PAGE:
March 8, 2021

Haskell’s Structural Engineers Ensure Safety While Meeting Code and Environmental Challenges

Integrated with other disciplines in the design-build process, the structural team creates workable solutions to complex projects.


Haskell’s structural engineering team helps clients solve unique challenges – such as designing an explosion room or an earthquake-resistant building – while also meeting vast public safety standards and code requirements.

Structural engineering is a specialty within civil engineering that focuses on the physical integrity and design of buildings, tunnels and bridges, and the road certification as a licensed Structural Engineer (SE) is rigorous.

In and of itself, earning a Professional Engineering (PE) license is a stringent process, requiring successful candidates to earn a four-year engineering degree, pass the Fundamentals of Engineering exam, practice a minimum of four years under a PE and then pass the 8-hour PE exam.

SE licensure requires a Civil PE license with a structural emphasis and then passage of a 16-hour exam, which demands roughly 300 hours of study and comes with a pass rate of less than 40 percent.

“There’s a lot to being a structural engineer because of what we do,” said Bobbie Wood, Chief Structural Engineer at Haskell. “People depend on us for life safety. The qualifications are high on purpose.”

Eight states have full or partial restrictions that require a licensed SE as Engineer of Record on projects. Haskell has five SEs supported by more than 30 PEs and numerous Engineers In Training (EITs), the designation for those who have passed their Fundamentals test.

Diverse projects

Haskell’s engineers boast diverse project and industry experience, which produces expert results and peace of mind for clients.

Haskell’s teams have engineered for hurricane-prone conditions, heavy rain and snowfall, explosions and seismic activity. Projects have ranged from 1 million-square-foot factories to a single mechanical rooftop.

In Puerto Rico, Haskell engineers designed an airplane hangar for Lufthansa that survived Hurricane Maria, the Category 5 storm that devastated the island, without any structural damage.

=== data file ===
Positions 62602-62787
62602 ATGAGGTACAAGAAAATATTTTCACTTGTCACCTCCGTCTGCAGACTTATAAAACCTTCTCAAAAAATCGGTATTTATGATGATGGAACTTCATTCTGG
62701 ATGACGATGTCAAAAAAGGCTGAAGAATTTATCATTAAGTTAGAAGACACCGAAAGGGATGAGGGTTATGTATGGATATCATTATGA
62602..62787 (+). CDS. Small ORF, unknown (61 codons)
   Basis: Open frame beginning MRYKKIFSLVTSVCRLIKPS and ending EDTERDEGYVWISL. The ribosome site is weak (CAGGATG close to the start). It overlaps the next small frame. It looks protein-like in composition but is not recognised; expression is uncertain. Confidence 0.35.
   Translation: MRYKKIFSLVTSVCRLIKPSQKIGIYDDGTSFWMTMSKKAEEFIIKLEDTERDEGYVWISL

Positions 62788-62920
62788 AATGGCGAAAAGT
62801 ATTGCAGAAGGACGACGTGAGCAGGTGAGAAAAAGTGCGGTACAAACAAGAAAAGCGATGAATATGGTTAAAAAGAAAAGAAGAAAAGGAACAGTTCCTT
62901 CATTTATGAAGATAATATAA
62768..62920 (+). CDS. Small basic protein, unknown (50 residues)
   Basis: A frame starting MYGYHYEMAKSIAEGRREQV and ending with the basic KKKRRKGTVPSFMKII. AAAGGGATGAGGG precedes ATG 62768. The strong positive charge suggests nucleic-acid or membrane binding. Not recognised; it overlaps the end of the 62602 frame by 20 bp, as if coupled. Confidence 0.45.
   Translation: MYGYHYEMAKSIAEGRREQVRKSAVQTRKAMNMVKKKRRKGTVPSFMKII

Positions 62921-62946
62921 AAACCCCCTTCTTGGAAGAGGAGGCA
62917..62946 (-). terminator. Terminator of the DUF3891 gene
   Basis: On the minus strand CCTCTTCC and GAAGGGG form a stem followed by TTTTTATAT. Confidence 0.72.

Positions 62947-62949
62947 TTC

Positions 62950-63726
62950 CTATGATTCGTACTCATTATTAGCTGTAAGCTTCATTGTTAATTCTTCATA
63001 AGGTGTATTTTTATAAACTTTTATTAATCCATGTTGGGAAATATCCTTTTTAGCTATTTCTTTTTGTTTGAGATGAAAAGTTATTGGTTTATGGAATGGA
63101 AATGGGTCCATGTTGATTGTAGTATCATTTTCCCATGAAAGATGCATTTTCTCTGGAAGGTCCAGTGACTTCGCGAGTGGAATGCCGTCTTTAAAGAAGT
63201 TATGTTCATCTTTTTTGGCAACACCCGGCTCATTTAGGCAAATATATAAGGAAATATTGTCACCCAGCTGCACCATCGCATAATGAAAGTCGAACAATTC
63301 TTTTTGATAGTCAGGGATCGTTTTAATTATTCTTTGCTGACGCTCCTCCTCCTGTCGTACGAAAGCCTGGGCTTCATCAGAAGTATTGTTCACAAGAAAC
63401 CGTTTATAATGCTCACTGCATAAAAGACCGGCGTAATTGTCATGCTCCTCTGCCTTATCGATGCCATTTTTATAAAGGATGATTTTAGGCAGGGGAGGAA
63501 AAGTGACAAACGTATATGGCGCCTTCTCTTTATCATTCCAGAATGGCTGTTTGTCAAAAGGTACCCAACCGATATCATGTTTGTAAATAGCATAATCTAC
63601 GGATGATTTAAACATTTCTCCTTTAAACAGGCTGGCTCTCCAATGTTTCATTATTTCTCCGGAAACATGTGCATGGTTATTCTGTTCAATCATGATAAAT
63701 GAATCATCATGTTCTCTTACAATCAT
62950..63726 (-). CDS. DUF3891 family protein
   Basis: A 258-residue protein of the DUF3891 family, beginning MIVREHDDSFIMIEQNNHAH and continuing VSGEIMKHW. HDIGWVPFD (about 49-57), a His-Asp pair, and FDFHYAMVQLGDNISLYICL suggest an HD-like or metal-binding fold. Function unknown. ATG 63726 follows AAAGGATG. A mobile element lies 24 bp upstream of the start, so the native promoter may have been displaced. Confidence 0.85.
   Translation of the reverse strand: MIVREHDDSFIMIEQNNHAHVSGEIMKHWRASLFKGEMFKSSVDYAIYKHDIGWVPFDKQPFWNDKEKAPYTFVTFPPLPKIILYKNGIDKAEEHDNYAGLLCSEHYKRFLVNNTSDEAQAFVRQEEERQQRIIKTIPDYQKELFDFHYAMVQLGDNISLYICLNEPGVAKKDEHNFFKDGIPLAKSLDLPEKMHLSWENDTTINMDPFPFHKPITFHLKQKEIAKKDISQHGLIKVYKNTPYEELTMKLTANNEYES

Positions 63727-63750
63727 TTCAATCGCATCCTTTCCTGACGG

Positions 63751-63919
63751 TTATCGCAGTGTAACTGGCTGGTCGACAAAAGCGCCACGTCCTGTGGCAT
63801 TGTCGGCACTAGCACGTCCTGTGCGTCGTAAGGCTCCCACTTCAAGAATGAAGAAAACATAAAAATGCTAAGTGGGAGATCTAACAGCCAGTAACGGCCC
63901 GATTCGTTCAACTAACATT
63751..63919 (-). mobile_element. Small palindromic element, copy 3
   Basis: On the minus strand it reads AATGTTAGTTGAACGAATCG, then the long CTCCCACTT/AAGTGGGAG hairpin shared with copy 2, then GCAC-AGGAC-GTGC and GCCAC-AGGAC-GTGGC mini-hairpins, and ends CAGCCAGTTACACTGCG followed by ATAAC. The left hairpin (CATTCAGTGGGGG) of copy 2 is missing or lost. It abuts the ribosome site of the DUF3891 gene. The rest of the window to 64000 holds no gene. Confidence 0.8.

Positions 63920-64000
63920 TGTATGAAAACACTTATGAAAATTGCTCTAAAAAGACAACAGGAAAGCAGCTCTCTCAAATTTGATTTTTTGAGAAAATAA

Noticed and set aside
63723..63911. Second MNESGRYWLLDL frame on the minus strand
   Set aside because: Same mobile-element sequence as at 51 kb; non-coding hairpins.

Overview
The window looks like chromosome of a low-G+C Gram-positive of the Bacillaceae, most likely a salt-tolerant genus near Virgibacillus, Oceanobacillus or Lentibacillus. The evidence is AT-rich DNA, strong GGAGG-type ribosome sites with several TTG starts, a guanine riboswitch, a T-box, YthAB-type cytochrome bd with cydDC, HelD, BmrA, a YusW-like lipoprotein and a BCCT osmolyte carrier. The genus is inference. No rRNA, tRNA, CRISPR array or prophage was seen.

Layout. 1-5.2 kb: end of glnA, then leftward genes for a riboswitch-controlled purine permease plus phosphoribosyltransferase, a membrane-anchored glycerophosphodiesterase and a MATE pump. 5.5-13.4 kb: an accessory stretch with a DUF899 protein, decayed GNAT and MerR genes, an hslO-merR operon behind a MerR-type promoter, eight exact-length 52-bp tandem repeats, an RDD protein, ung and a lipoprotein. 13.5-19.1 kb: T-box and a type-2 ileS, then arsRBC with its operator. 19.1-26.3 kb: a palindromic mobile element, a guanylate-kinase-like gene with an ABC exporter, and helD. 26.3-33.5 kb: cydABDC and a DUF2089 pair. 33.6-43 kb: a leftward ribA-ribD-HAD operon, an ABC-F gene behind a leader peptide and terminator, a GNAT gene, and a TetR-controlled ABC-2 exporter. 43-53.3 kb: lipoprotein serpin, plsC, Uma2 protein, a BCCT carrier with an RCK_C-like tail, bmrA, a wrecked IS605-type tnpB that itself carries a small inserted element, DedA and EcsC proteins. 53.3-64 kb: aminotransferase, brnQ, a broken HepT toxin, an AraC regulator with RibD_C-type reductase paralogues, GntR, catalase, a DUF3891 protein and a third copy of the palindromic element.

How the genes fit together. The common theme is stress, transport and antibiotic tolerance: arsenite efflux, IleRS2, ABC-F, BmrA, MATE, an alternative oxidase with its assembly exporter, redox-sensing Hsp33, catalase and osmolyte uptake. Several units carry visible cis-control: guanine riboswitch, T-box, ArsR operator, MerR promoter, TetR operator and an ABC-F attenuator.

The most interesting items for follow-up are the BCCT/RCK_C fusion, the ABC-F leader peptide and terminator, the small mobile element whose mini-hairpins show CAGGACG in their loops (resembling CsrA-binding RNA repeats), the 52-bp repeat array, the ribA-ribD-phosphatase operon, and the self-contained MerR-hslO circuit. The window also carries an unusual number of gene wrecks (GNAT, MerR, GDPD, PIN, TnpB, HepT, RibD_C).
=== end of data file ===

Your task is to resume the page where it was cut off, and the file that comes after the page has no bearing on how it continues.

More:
In California, they designed “one of the heaviest seismic jobs we’ve ever done” for a fast-food hamburger chain and a potato chip plant that could withstand the pressure that would be exerted if the building next door exploded.

“Those are the fun days,” said Wood. “I like to think that we can solve problems in really creative ways.”

Meeting the unique needs of a site imparts great responsibility.

“Some days it’s almost a little scary. A big mistake has big consequences,” she said. “You have a responsibility beyond the owner. It’s anybody who ever uses that building and the area around it.”

On the day of a hurricane, a building owner may empty the building, but code requires protections in the event the building collapses and its debris blows into the building next door.

To mitigate any potential for error, Haskell requires internal peer review. Some states require a third-party peer review.

Integrated approach

Because Haskell is first and foremost a design-builder, its structural engineers can work with architects, contractors, welders and fabricators as the building is being designed. While competing engineering firms must wait for architecture to finish before designs are passed to structural teams, Haskell’s integrated approach can shave months off of a project.

“We figured out how to streamline this process. We get footings in the ground much sooner than a normal design-bid-build process,” said Wood.

Engineers keep this efficiency and integration in mind when specifying designs.

For example, if Haskell engineers spend extra time designing bolts, they can create a “moment connection” that is easy to fabricate and thus much faster to put together in the field. This saves time for the field team and accelerates total building construction.

“When we approach a building structure, we look at it from a lot of different angles,” she said. “We look at what is best for the building to solve structural needs, what’s best and easiest for the field and what is going to be the best for the fabrication.”

“It’s like solving a puzzle all the time.”

Haskell’s integrated model also allows Wood and her team to connect directly with clients rather than communicating through an architect. This helps clients understand the structural requirements of design choices.

“Every solution has a ripple effect,” she said. “If you don’t like the column in your space, it can be taken out, but then a four-foot beam or a truss must replace.”

The field is continually evolving. Haskell engineers stay abreast of developments in material sciences, such as concrete additives or a new framing system to go beneath mechanical curves.

Structural analysis software continues to evolve to produce 3D modeling of structural framing. These simulations show how the structure would deflect or shake in an earthquake and how it would react in a wind event.

“As with all structural software,” Wood said, “they are only as good as the user using it.”

Haskell delivers $2± billion annually in Architecture, Engineering, Construction (AEC) and Consulting solutions to assure certainty of outcome for complex capital projects worldwide. Haskell is a global, fully integrated, single-source design-build and EPC firm with over 2,200 highly specialized, in-house design, construction and administrative professionals across industrial and commercial markets. With 20+ office locations around the globe, Haskell is a trusted partner for global and emerging clients.

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